I try to resist, but fat chance. So, I sit on the ground and let him love me.

We name him Buster and I start the training. He is smart – and wily. He knows how to work me and he’s only 12 weeks old. He’s housebroken quickly but ‘come’ and ‘sit’ seem only to be suggestions. Every day I have a new story about something he’s gotten into.

Years later, he is much better behaved but still has a puppy heart. Nothing is boring. If it exists, it must be for his benefit – to smell, eat, hide. He has attached himself to me and follows me everywhere. When I’m cooking, he lays in the middle of the kitchen just in case I drop something. I step over him to get to the refrigerator. He sleeps with us and has to lay across the bed between us. My husband says we look like an ‘H’.

He lives at full speed. There’s always something new to sniff, a squirrel to chase. Then, one day, he just stops. His feet slide out from under him on the tile floor. He walks slowly with his head down. No smiles or tail wagging today. His eyes look sad, or maybe that’s just the reflection of mine. The vet says tumors, nothing can be done.

I cry. And cry. When I see his collar on the table, I cry some more. I hear his nails clicking on the kitchen floor – but he’s not there. The grief subsides. Then, one day, I’m resting on the couch and hear, “I’m home! Can you come out and help me with something?”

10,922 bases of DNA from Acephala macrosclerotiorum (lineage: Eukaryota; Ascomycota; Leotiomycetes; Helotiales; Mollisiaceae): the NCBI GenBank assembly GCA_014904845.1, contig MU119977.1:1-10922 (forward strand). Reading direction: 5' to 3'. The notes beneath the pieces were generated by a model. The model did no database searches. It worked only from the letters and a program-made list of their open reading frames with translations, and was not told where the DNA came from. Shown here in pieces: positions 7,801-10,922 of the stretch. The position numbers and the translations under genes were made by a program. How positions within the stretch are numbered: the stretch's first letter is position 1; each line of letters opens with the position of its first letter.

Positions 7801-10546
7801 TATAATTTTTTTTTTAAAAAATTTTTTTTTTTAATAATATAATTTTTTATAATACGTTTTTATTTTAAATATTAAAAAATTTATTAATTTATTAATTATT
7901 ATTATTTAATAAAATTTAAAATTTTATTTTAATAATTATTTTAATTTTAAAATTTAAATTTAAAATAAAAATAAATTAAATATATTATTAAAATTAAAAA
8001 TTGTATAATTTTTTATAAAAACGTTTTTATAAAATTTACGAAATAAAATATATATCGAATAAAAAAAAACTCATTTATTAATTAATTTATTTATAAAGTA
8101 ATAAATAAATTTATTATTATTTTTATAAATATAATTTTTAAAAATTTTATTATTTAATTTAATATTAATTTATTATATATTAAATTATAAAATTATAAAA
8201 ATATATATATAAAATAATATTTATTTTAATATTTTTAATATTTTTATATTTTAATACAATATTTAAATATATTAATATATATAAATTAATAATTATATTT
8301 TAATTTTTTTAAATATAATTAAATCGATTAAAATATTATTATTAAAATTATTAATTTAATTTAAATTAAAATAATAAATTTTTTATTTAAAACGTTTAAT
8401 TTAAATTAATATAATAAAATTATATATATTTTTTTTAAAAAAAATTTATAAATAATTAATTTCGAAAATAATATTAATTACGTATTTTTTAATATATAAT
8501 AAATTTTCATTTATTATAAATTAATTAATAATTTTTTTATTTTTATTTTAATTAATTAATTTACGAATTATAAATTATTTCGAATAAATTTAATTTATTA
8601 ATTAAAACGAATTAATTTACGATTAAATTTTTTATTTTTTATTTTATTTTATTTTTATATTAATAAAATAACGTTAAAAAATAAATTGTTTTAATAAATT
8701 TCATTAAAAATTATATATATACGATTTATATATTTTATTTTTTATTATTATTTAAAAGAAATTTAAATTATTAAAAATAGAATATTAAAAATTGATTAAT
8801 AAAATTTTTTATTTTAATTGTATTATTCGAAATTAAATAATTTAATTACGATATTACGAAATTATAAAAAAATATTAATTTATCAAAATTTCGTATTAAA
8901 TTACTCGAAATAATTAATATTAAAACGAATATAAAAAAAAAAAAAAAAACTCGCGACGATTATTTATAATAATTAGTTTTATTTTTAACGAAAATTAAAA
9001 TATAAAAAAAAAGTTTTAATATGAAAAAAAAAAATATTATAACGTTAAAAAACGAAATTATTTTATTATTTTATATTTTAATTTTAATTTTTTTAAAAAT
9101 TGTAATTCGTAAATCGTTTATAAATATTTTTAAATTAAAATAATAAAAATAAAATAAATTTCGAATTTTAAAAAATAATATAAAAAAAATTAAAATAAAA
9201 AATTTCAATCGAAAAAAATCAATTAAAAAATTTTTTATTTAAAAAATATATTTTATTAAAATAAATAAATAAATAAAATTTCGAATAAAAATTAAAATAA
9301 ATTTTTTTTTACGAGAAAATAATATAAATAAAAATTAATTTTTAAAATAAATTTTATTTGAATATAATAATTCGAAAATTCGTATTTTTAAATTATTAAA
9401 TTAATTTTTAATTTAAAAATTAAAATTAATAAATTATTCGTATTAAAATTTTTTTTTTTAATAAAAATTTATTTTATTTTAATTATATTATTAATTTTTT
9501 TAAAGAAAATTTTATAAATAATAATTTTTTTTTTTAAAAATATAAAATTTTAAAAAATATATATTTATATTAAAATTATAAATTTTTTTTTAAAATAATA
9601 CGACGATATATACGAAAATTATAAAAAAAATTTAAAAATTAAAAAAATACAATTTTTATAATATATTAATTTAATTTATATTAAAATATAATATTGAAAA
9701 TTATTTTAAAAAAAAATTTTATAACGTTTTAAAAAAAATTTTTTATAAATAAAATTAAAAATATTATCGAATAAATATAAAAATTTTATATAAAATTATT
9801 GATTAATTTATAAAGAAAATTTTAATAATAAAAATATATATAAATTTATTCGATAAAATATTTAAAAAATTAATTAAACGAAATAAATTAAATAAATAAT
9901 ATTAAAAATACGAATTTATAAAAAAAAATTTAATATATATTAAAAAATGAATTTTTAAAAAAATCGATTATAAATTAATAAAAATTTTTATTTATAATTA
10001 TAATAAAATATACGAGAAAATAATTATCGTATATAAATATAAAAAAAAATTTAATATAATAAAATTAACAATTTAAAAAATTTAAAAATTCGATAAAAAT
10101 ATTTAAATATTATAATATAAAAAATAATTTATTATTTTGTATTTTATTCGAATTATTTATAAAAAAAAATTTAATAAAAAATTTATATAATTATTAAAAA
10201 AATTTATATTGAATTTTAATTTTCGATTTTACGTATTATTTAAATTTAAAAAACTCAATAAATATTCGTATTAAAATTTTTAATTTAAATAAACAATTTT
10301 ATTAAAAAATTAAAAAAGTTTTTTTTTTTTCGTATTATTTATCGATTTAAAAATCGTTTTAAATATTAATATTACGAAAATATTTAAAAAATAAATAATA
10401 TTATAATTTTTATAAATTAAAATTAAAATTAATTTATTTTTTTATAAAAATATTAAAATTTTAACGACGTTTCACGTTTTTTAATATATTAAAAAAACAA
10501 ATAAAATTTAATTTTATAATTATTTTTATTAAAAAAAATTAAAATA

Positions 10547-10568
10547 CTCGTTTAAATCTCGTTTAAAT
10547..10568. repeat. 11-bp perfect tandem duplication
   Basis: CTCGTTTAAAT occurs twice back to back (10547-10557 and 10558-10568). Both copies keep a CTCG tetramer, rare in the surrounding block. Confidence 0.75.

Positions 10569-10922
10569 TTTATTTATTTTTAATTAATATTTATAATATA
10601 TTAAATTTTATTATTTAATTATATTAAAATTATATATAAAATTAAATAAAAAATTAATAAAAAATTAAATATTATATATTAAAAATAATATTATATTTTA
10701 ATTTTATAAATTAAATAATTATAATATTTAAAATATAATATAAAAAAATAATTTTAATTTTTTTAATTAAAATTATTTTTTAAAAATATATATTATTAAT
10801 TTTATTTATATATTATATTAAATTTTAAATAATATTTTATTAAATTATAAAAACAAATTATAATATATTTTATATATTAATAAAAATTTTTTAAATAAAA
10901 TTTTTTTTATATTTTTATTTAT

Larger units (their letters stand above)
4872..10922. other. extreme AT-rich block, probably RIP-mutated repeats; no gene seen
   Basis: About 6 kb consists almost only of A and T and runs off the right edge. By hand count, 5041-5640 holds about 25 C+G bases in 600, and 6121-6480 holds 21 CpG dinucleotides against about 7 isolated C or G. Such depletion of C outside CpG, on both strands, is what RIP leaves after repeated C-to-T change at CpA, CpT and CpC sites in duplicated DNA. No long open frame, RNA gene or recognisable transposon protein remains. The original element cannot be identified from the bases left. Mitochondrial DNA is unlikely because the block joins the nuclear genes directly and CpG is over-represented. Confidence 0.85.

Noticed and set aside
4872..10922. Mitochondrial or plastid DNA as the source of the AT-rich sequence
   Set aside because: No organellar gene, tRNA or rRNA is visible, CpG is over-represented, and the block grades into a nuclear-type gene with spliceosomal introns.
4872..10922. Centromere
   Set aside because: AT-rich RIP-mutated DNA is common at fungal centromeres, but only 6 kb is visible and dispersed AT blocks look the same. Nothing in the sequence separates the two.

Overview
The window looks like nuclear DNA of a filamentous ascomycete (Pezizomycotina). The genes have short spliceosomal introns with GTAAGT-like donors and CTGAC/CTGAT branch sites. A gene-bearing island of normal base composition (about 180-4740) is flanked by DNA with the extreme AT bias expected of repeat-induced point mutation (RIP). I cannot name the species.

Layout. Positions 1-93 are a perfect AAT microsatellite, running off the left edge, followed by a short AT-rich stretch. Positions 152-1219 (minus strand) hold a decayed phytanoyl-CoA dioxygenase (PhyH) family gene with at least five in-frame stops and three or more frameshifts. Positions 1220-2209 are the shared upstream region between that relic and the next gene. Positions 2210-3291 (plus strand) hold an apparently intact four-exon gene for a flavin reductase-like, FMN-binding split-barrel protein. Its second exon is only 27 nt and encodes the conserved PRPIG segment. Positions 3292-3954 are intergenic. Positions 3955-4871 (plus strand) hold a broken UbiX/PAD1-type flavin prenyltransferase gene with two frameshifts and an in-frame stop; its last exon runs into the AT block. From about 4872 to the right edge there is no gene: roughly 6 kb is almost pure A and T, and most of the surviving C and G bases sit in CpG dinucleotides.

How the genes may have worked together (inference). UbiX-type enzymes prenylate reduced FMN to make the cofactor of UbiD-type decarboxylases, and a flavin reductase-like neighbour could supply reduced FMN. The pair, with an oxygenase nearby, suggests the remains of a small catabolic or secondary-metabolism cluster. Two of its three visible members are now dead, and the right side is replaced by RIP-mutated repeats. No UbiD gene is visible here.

We found Heinz by accident all the way in the back of the shelter. He didn’t wag his tail or come to the front of the cage. He’d been through this before. People looked but turned away when they saw his problems and his age.  He was eleven years old and he’d been there a year. Heinz had lost hope of finding a family again.

Heinz came from a very happy home. He lived with his mom, dad, and four brothers – and his humans, who loved him very much. They all played together and he was never alone. Then the fleas got him. Who knew he was allergic to them. His fur fell out and he got infections from scratching. He looked horrible and felt worse. His humans couldn’t afford the vet bills and they wouldn’t let him suffer. So, they gave him to the Humane Society. They knew he would get the proper care – and he did. But, big patches of fur never grew back. And his chronic ear infections wouldn’t go away. So he stayed in a cage and wore his front teeth to nubs from chewing on the bars.